In the last few years I’ve started each year with a diabetes goal. In 2018 it was braving meal time insulin (up until then I managed on a split dose of basal with severe carb restriction). In 2019 I worked on healing my gut. My 2020 goal came out of months of feeling helpless around the situation we are facing on the planet and watching two documentaries Cowspiracy and The Game Changers. Discovering that animal agriculture is one of the main contributing factors to climate change and seeing how athletes were able to maintain a vegan diet and increase their performance, made me question what I was eating and why.

To be honest wanting to go vegan was a total heart longing. I’ve never liked the feeling of eating animals (as a kid, I used to pretend to eat my pork chop and when no one was looking I’d push it into a napkin and then excuse myself and flush it down the toilet) so it made sense to stop.pexels-photo-3669638The big question for me was how. How could I make the transition from keto to vegan smoothly? Was it even possible? While I was mulling over the what and how, a T1D friend sent me a PM about a new program she was on which was high carb, low fat and and how successful it had been. She suggested I try it.

I balked at the idea. Then another T1D I follow on Instagram shared his story of going from keto to vegan.  His story was inspiring and confronting. I had to ask myself, what was my excuse really? Was I going to be terrified of carbs and insulin for the rest of my life? What was holding me back?

Doing some deep soul searching around these fundamental questions forced me to take stock of the times in my life where I’d faced a seemingly insurmountable hurdle. I reflected on giving birth. That was terrifying, yet I did it. I thought about how I managed during 9/11. How when I thought I couldn’t handle the shock I actually rose above it and made it through. Even after my diagnosis I was able to eventually find a way to acceptance. I also thought about the beach. Here in South Africa the water is beyond cold. Going in takes a certain kind of bravado.IMG_0674That’s how I decided to approach this new and exciting chapter in my diabetes management. If I didn’t jump in, I might regret it. If I did, hopefully I’d feel refreshed and invigorated.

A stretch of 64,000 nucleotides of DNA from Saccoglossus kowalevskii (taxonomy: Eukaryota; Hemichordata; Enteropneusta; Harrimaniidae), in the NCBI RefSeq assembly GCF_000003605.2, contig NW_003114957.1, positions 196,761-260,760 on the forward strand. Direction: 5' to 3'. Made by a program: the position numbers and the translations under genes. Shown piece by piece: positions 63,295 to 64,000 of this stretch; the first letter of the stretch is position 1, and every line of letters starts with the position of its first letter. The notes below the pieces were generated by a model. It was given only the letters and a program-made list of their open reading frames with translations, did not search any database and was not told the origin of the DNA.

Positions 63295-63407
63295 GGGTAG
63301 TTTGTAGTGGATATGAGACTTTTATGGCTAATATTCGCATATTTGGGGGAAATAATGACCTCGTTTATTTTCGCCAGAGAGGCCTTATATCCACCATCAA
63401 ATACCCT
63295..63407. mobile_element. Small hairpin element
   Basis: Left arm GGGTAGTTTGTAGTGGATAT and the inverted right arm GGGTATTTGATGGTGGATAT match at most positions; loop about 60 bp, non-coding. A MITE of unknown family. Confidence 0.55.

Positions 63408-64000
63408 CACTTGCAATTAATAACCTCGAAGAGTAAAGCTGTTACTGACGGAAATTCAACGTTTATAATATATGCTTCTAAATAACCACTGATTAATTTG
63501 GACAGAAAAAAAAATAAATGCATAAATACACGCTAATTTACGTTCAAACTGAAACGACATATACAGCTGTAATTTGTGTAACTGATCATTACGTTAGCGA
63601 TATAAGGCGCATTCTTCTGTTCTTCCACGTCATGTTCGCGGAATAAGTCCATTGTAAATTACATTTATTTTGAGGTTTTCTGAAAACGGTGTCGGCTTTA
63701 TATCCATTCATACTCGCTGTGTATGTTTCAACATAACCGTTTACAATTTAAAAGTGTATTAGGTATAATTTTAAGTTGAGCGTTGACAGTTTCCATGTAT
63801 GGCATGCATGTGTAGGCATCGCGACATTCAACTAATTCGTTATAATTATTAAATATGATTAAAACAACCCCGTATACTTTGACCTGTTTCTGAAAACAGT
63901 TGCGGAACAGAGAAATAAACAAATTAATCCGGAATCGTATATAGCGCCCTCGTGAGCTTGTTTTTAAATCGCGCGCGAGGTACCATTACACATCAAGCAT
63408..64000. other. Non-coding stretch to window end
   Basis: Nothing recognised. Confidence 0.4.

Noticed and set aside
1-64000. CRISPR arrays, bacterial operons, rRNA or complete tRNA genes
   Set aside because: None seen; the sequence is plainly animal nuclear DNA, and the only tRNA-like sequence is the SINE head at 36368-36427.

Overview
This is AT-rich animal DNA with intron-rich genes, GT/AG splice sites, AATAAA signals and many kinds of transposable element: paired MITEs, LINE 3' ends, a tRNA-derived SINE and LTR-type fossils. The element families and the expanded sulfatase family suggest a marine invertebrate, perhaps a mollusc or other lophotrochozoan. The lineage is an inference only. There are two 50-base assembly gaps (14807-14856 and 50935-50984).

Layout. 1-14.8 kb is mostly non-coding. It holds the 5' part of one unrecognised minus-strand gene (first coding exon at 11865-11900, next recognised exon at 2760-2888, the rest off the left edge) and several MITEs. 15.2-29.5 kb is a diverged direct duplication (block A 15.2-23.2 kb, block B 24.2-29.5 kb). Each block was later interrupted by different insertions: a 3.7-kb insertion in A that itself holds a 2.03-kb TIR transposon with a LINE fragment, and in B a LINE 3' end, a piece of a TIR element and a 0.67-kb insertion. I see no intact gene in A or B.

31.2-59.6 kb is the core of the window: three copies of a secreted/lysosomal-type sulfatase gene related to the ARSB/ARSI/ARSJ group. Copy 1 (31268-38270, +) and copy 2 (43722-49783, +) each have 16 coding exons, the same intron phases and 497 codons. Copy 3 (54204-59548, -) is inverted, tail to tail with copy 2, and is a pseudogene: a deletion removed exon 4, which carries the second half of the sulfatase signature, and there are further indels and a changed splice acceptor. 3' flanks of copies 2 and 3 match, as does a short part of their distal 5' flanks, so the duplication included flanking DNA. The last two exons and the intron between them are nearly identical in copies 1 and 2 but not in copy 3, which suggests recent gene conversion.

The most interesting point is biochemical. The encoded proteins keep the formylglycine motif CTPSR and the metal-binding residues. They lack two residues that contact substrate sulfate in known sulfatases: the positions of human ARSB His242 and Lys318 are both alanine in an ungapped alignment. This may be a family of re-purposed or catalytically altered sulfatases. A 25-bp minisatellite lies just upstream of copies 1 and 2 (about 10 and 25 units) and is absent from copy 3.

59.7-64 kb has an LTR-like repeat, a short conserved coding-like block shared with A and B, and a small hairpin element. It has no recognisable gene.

Five weeks on from transitioning to a plant-based diet. I’ve introduced a huge range of foods, with hardly a hitch in my digestion. The big challenge has been to experiment with insulin to carb ratios to find what works best when. I’ve also had way more highs and lows then before. I’ve had to be courageous while watching that straight down arrow on my freestyle libre. Patient when I see a spike.

My insulin needs have completely changed. I need less basal; more bolus and I am becoming more and more sensitive to insulin. I’ve also had to slowly build my daily carb intake working my way up to about 250 carbs per day. That’s been hard, but I’m getting there. I’ve also rekindled my passion for creating recipes. I’ve made hummus, nori rolls, veggie burgers. I’ve been eating heaven in a bowl for breakfast. Smoothie bowls with dates and figs, bananas and papaya. I now look forward to eating and cooking. I’m excited to try things like beets, leeks, peppers again. I feel like every meal is a party. One I get to have for myself.

The best side effect of my new diet is increased energy and decreased aches and pains. When I step on my mat I feel open, balanced and clean from the inside out. It feels like I’m back.IMG_1095If you’d like to find out more about a plant based whole food diet check out this brilliant new book, Mastering Diabetes